Striking 'Cloud Streets' Seen From Space

Cloud Streets Among Winds
On Nov. 13, 2012, the Moderate Resolution Imaging Spectroradiometer (MODIS) on NASA’s Terra satellite captured this view of cloud streets amidst northwesterly winds over Hudson Bay. (Image credit: NASA image by Jeff Schmaltz, MODIS Rapid Response Team, Goddard Space Flight Center.)

Trapped beneath a warm air layer and directed by a cold northwesterly wind, fluffy cumulus clouds line up in bands called 'cloud streets' in an image captured Nov. 13 by NASA's Terra satellite.

The visible light image by the satellite's Moderate Resolution Imaging Spectroradiometer (MODIS) shows skinny, northwest-oriented clouds filling Hudson Bay in northeastern Canada.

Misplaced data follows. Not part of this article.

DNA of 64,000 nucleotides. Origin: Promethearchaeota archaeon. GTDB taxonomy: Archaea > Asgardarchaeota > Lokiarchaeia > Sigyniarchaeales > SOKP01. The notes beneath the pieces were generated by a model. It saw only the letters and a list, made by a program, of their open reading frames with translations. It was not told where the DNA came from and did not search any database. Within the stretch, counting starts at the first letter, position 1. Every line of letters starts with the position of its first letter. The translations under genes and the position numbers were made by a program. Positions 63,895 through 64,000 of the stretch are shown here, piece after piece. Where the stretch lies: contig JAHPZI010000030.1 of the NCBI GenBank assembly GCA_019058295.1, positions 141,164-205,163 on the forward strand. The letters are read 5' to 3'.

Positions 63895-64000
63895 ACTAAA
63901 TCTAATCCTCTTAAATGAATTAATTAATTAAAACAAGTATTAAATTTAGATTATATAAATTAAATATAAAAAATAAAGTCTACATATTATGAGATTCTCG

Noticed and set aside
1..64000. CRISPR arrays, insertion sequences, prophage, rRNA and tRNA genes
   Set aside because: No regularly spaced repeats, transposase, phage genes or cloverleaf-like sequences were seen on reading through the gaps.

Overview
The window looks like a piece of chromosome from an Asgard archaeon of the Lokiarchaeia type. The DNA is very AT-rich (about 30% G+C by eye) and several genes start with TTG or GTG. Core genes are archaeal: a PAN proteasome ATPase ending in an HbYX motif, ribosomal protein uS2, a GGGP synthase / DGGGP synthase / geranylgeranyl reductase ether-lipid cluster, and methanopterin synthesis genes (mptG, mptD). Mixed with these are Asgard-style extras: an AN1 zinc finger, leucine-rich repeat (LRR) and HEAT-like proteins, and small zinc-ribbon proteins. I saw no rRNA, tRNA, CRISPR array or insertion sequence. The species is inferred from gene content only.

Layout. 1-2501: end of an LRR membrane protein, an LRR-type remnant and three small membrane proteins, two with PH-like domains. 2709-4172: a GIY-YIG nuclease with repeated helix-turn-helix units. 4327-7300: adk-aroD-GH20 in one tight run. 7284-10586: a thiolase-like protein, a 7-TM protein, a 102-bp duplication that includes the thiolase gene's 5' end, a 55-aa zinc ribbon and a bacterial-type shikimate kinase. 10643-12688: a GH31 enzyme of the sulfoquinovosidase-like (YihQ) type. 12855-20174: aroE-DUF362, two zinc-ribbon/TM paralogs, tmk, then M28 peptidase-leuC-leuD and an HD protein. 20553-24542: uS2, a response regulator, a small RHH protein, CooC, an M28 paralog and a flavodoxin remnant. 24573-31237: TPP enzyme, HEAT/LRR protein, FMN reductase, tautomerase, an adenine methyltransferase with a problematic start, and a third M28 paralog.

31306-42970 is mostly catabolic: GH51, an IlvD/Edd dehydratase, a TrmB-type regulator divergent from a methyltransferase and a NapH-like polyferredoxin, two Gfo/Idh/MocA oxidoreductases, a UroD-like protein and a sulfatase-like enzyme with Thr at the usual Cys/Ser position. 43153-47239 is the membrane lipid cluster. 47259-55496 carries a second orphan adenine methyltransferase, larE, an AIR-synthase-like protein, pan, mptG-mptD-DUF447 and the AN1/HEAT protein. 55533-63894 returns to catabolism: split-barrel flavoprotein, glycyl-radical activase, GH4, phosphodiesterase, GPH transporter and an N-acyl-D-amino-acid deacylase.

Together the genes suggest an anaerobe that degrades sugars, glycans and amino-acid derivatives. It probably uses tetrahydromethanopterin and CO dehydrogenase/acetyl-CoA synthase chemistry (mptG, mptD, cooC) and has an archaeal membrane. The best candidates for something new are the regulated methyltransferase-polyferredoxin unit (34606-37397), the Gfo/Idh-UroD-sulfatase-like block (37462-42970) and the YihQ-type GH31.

Cloud streets — long parallel bands of cumulus clouds — form when cold air blows over warmer waters, while warmer air called an inversion layer rests on top of both, according to NASA's Earth Observatory.

When heat and moisture from the comparatively warm water rise through the cold air above, the rising thermals hit the inversion layer, which acts like a lid. The thermals roll over and loop back on themselves, creating parallel cylinders of rotating air. As this happens, the moisture in the warm air cools and condenses into flat-bottomed, fluffy-topped cumulus clouds that line up parallel to the prevailing wind.

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